A lawsuit over groundwater plans in the northern end of the San Joaquin Valley is being closely watched as it could have implications for how the state’s groundwater mandate moves forward, according to a recent briefing on the issue at the Kern Groundwater Authority.
At the Nov. 16 meeting, authority attorney Valerie Kincaid explained that the lawsuit, filed in 2020, seeks to have a court invalidate six groundwater plans in the Delta-Mendota Subbasin, which runs along the western edge of the valley from west of Fresno north to west of Modesto.
The Department of Water Resources filed an amicus brief in the suit, which was bought by the California Sportfishing Protection Alliance, Kincaid explained. An amicus, or friend of the court brief, can be filed by a group that has a strong interest in a case.
“In that amicus, DWR said: ‘We don’t think that the court has the authority to review the substance of a plan for compliance with SGMA, that in fact is the job of DWR,’” Kincaid said.
DWR claimed that the Legislature did not intend for the courts to decide the validity of the plans.
Kincaid noted DWR had not addressed whether the court could intervene after DWR had decided whether a groundwater plan was adequate.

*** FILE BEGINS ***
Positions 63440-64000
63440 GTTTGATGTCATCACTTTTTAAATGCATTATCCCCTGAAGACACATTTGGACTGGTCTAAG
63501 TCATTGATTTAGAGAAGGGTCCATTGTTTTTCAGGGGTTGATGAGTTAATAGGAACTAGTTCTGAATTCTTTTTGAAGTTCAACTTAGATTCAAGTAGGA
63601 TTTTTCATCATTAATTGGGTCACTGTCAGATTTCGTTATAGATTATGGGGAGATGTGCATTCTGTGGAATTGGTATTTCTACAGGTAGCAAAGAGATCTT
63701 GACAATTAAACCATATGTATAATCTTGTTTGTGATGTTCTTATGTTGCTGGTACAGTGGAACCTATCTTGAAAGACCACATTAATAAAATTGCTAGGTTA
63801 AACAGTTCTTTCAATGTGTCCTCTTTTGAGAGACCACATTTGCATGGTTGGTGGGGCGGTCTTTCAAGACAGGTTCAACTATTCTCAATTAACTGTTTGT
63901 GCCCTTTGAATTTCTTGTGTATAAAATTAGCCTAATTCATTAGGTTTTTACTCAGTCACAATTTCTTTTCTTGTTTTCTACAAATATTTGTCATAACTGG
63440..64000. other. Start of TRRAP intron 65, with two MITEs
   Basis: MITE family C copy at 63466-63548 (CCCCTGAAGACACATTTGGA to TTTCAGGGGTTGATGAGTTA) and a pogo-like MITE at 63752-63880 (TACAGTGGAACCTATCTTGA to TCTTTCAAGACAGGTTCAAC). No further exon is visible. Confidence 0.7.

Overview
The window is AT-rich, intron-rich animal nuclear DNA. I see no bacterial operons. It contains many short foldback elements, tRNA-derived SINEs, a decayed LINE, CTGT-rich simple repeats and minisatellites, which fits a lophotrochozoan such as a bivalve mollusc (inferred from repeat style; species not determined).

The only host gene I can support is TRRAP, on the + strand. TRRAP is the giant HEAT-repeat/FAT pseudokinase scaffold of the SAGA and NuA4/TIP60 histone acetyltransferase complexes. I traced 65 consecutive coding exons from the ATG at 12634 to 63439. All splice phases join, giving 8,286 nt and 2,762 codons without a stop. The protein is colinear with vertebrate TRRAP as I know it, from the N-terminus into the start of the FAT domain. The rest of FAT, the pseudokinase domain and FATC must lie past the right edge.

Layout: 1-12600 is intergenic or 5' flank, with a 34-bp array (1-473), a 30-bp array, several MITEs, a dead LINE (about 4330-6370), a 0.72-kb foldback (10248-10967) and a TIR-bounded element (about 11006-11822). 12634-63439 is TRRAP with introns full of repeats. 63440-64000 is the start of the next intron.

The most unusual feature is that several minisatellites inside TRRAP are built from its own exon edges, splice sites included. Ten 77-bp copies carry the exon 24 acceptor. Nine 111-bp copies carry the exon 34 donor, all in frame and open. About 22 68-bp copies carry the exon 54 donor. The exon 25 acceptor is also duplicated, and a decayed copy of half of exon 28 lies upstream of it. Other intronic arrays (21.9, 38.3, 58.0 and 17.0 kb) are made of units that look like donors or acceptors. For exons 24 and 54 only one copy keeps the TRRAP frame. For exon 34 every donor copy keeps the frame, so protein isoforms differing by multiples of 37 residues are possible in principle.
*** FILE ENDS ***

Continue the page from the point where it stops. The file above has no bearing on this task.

Groundwater plans are required under the state’s Sustainable Groundwater Management Act (SGMA) and were initially filed with DWR in 2020. Most were found incomplete and were resubmitted in July 2022 for re-evaluation, which is ongoing.
It’s unclear how the process would move forward if groups can have courts intervene before plans are fully evaluated by the state.
Groundwater sustainability plans are highly technical studies that must consider a number of variables in order to achieve SGMA’s goal of bringing overpumped aquifers into balance by 2040. That generally means more water shouldn’t be pumped out than goes back in.
But groundwater plans must also avoid certain “undesirable” results including: chronic lowering of groundwater tables; water quality degradation; land subsidence (sinking); reduced groundwater storage; depletion of interconnected surface water (river water being sucked into a groundwater deficit, for example); and seawater intrusion.
California Sportfishing’s suit claims the six groundwater plans covering the Delta-Mendota Subbasin aren’t likely to achieve their sustainability goals.
The parties in the suit have so far not responded to the amicus brief, which DWR filed on October 27.
The court will ultimately decide whether it has the authority to assess groundwater sustainability plans, as well as whether the Delta-Mendota Subbasin’s plans should be invalidated.